1. Amazon decided that the risk of doing business in China (handing over information & know-how to the government, helping it suppress the human rights of its citizens, etc) was not worth the revenue that it would make.
2. It sold for $300 million. That means its run-rate was probably only $50 million a year or so annually (or maybe less). That's not very much at all, given that AWS' annual global business is about $10 billion and rising (so China's cloud share accounted for less than 0.5% of AWS global cloud business.)
China will likely start opening up more because Western companies aren't as naive anymore and short term profits for long term losses aren't much of an option anymore now that Chinese companies are well developed in all the tech and economies of scale.
* Attract western businesses to make investments based on various capital incentives. You are a free market, after all.
* Once they are established and comfortable, start imposing restrictions, stealing IP and undercutting foreign companies. Make life increasingly difficult, except for those companies which you really need to stay in the country (Apple etc).
* Eventually drive out foreign business because some domestic company has stolen the tech, gotten the market share and is willing to play back with the govt
Why play that game? You can't win. Why anyone invests anything other than manufacturing in China is beyond me.
If your entire product can be stolen via a USB drive (source code, proprietary manufacturing processes, IP in general) stay far, far away from Chinese businesses or China. They are playing to win in a very serious way.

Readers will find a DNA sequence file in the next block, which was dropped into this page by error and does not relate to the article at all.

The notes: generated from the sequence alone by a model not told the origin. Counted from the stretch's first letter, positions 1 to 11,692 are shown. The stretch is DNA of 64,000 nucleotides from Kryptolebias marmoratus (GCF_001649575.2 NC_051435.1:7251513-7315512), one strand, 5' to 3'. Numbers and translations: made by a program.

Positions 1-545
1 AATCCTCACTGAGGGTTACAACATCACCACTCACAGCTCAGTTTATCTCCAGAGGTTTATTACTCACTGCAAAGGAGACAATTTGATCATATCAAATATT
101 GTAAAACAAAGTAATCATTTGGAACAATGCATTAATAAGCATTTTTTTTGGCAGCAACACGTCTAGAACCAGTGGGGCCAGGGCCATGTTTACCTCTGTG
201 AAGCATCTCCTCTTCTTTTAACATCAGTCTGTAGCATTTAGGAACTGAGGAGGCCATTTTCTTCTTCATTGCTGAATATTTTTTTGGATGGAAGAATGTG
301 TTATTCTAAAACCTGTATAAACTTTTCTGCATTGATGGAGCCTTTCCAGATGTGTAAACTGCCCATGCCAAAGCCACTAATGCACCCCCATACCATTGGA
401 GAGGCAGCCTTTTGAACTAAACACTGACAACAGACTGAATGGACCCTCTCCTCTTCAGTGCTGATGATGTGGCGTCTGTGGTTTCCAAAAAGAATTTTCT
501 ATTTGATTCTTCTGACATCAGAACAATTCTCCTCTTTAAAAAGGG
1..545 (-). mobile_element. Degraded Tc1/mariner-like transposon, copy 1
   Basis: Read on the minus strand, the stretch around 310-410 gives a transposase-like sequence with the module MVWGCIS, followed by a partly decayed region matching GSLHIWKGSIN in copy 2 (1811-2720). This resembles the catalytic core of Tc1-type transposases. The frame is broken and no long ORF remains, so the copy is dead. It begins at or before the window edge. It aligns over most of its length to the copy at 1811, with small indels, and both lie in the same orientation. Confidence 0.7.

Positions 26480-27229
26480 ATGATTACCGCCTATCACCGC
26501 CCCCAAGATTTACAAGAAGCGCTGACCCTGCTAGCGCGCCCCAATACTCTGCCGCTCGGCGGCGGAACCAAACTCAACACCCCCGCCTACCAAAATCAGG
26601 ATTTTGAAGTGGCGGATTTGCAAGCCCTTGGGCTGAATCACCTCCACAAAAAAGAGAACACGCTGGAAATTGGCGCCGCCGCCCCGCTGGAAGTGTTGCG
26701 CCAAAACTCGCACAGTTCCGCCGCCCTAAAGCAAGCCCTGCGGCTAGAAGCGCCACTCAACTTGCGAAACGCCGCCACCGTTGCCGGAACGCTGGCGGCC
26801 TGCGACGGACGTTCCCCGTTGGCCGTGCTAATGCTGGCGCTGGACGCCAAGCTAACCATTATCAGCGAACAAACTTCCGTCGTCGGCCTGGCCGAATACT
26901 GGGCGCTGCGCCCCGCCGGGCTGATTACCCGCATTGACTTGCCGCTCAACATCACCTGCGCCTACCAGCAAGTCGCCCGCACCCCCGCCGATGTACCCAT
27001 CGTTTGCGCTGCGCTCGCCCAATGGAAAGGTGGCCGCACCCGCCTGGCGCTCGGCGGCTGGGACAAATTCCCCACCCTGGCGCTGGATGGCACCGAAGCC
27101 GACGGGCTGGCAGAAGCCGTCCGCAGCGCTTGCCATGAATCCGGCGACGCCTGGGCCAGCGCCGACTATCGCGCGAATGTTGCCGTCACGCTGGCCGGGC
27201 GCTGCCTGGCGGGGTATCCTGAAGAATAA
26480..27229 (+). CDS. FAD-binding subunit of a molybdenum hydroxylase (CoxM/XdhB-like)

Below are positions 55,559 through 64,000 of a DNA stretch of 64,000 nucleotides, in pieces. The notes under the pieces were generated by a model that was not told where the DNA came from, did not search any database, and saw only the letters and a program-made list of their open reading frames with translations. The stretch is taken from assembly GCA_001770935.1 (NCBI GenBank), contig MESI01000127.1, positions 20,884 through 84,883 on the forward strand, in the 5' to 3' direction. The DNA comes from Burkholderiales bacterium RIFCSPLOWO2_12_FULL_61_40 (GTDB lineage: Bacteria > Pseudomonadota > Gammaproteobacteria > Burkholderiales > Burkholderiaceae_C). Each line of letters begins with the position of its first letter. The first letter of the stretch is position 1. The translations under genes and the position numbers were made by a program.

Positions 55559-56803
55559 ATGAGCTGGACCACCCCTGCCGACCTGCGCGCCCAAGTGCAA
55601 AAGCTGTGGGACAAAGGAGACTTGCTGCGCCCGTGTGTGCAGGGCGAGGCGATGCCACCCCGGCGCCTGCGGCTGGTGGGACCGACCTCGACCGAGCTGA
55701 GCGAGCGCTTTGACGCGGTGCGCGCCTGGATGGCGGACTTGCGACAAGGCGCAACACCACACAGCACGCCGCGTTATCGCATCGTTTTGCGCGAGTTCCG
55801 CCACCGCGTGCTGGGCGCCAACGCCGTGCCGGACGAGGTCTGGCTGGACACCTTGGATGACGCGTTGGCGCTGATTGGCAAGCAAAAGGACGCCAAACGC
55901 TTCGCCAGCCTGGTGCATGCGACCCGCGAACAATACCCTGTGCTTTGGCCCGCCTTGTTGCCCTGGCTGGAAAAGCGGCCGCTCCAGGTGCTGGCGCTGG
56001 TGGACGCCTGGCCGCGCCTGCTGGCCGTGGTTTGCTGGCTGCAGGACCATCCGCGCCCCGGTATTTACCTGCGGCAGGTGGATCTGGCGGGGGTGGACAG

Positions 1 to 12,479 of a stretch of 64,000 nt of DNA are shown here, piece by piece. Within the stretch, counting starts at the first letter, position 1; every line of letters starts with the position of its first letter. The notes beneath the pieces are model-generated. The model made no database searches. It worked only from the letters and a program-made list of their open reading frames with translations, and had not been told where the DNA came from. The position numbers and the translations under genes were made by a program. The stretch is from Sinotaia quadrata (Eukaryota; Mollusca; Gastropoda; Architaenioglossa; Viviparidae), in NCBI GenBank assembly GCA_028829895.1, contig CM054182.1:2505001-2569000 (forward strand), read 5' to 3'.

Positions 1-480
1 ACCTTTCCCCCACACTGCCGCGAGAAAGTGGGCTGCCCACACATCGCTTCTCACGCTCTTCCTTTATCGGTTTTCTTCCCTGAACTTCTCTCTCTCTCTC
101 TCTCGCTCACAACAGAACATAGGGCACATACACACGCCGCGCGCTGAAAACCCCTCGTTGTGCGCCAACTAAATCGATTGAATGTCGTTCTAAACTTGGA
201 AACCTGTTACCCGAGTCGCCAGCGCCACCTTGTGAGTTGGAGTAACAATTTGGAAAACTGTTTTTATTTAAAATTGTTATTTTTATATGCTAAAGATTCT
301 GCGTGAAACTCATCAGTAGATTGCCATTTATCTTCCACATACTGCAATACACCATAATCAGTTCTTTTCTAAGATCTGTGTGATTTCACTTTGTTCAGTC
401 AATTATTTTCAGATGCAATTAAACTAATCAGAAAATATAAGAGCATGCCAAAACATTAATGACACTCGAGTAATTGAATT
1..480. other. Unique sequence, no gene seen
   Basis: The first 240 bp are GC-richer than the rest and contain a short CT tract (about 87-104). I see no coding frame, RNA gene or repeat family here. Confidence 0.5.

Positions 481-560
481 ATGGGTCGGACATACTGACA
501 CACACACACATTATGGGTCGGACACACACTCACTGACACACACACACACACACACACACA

1 billion people to buy your stuff is pretty tempting!!! If you are a CEO with 10 million shares of stock in BigCo.. and profits are going up like 1% a year.. why not roll the dice with China? If it works for a year, you make a bunch of money and cash out. If not, you don't "lose" anything.
I remember a conversation I had in the late 1990s with the owner of an Indian textiles company (father of a friend). He said Western companies investing in China were idiotic. He was upset because Chinese mills were selling textiles for cheaper than the raw inputs. His point was that anybody who thinks they can "compete" in such a market is stupid. The Chinese government (buoyed by dumb Western money) can support their producers for longer than any non-Chinese company can stay solvent. That will remain true for the foreseeable future.